I used to work summers out of college in an AK cannery. Some years there were barely any fish and the season would be closed early. Other years there was so much fish the cannery could barely keep up. Unless you're monitoring things regularly its hard to say whether there is an actual decline or not.

Driving through Europe one finds the front of the car covered in squashed insects. Drive through the UK and there are none. Depressing.

I didn't take the insect apocalypse seriously until I realized how much less time I'm spending washing bugs off my car. It was sort of my Silent Spring moment.

Yeah, I remember my parents needing to clean their windshield every time we went on the highway. It'd get absolutely caked in yellow and brown spatters after merely an hour or two.

As for me, I've never cleaned my windshield in my life. The rain washes off the little bits of dust. There's nothing else to clean.

It depends where in the UK you are driving, I have to wash the car after every major journey > 1hr long because its covered in dead insects and the red, I guess blood, staining the paint. I would say there has been more sightings of wildlife and more insects this year because of lockdown, more hedgehogs seen walking on the roads, more deer, rabbits and plenty of insects especially at night at the moment. So I normally walk my dog with a headtorch at night as its cooler for him to run around off the lead but the insects getting attracted to my headtorch this year is a stupid amount to the point I've stopped taking him out at night. Germany may be onto something by reducing the light sources. Where I live we do have LED street lamps which cast a very definite circle of light on the road, but there is no "side leakage" of light so its darker walking between street lamps. You also dont get any orange glow into your house or bedroom window like the old style street lamps used to do which can keep you awake especially when stressed. The number of small birds nesting in the area has also gone up over the last two years but its nice watching them feeding on insects crawling up and down plants like rose bushes, or hanging onto the side of brick houses getting the odd bug.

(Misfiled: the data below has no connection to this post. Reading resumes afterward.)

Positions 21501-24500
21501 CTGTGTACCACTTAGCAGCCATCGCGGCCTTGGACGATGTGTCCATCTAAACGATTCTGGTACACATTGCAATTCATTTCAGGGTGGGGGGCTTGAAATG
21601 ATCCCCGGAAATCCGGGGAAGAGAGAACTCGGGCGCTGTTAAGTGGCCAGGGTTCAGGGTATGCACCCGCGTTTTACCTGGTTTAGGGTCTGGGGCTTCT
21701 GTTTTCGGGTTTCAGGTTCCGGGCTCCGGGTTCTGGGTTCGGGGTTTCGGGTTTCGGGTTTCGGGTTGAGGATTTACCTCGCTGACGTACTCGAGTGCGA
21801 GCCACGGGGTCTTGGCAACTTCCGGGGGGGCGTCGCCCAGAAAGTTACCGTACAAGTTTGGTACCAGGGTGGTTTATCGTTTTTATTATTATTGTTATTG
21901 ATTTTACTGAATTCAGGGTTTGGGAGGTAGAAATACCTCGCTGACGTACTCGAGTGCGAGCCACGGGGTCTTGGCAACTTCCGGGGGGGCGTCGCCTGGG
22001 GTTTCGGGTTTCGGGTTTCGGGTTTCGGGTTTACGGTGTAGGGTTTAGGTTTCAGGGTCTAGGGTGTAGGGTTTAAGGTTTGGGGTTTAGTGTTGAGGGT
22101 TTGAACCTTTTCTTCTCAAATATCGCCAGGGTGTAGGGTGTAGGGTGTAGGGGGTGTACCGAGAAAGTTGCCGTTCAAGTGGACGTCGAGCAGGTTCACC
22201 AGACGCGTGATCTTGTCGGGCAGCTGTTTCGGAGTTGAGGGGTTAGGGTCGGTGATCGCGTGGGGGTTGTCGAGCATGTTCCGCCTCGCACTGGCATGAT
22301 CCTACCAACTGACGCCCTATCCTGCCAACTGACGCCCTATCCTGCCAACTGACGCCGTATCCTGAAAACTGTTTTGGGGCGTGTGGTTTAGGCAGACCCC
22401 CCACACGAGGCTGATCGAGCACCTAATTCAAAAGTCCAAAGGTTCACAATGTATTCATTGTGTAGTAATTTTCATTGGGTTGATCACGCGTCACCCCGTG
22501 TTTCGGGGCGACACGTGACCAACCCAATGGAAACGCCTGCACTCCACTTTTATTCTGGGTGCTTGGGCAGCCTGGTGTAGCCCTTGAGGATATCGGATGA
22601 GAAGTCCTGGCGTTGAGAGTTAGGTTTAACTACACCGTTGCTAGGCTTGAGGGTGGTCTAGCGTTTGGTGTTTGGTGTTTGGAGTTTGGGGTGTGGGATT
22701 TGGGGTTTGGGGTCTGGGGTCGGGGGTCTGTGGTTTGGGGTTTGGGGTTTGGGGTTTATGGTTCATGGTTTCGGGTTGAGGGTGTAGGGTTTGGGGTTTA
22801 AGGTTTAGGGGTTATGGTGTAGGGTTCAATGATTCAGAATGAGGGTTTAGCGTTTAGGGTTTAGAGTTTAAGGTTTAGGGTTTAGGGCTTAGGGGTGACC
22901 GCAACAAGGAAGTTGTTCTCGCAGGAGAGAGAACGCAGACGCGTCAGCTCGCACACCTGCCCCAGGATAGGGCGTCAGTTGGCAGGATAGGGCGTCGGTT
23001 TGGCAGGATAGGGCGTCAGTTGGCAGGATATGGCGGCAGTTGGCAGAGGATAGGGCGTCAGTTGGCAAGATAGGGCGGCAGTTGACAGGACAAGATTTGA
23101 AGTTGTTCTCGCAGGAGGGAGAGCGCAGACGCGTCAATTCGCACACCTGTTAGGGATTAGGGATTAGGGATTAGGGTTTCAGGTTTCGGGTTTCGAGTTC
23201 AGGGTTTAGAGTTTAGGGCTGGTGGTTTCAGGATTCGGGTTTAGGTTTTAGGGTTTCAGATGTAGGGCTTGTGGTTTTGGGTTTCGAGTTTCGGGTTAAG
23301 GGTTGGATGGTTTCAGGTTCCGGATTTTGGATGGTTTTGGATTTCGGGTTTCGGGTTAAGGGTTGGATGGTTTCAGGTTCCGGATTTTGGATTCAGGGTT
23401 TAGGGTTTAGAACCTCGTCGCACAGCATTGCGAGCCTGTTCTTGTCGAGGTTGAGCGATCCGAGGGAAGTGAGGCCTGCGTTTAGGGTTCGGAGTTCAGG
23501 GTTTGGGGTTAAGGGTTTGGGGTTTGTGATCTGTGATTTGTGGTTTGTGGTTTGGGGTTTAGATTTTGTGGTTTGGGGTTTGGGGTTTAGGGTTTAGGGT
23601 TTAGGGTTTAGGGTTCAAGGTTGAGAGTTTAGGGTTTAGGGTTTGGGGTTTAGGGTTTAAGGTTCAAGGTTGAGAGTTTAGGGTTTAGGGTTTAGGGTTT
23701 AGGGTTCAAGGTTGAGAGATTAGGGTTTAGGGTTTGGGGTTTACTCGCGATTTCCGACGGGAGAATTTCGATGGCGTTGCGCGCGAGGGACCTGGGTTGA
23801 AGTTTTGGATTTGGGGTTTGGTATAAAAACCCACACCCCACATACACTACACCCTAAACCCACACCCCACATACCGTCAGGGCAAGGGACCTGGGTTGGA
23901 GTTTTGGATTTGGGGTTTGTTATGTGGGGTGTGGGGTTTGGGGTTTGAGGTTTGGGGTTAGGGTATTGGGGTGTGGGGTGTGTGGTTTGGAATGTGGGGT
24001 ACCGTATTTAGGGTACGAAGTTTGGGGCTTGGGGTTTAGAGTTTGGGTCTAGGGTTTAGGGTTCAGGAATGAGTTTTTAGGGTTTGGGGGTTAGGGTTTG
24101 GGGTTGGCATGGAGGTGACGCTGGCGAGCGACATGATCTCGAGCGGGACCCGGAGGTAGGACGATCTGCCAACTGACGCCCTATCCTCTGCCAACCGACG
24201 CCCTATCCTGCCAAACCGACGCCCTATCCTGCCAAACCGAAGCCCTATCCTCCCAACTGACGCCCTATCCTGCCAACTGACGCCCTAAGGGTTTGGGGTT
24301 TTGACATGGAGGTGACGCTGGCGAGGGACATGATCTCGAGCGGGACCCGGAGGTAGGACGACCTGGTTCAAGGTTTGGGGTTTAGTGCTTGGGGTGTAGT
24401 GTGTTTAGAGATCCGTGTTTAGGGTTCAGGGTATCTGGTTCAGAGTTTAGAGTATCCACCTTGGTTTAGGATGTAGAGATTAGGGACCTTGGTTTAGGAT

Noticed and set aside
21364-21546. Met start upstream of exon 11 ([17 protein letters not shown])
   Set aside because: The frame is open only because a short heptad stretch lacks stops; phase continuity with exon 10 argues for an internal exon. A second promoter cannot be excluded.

It hit me a couple of years back, a night time drive through the Australian countryside and your car would be plastered with insects - not anymore. And fireflies, I haven't seen one in years,

Yes 10 or 15 years ago driving from Adelaide to Melbourne would require a halfway pit stop to manually clean the windscreen because the wipers weren't able to cope with all the bug guts. Last year i did it and didn't need to even use the wipers once.

Our insect loss is much more likely due to climate change than light pollution though due to our sparse population between the cities.

Is there agriculture in those areas? I've been assuming it's mostly insecticides, as my home country hasn't warmed up that much yet.

21 years old and I have never seen a firefly. Figured they were an American thing. Did Australia have them?

It's also past peak firefly season, which is mid May to early June in North America.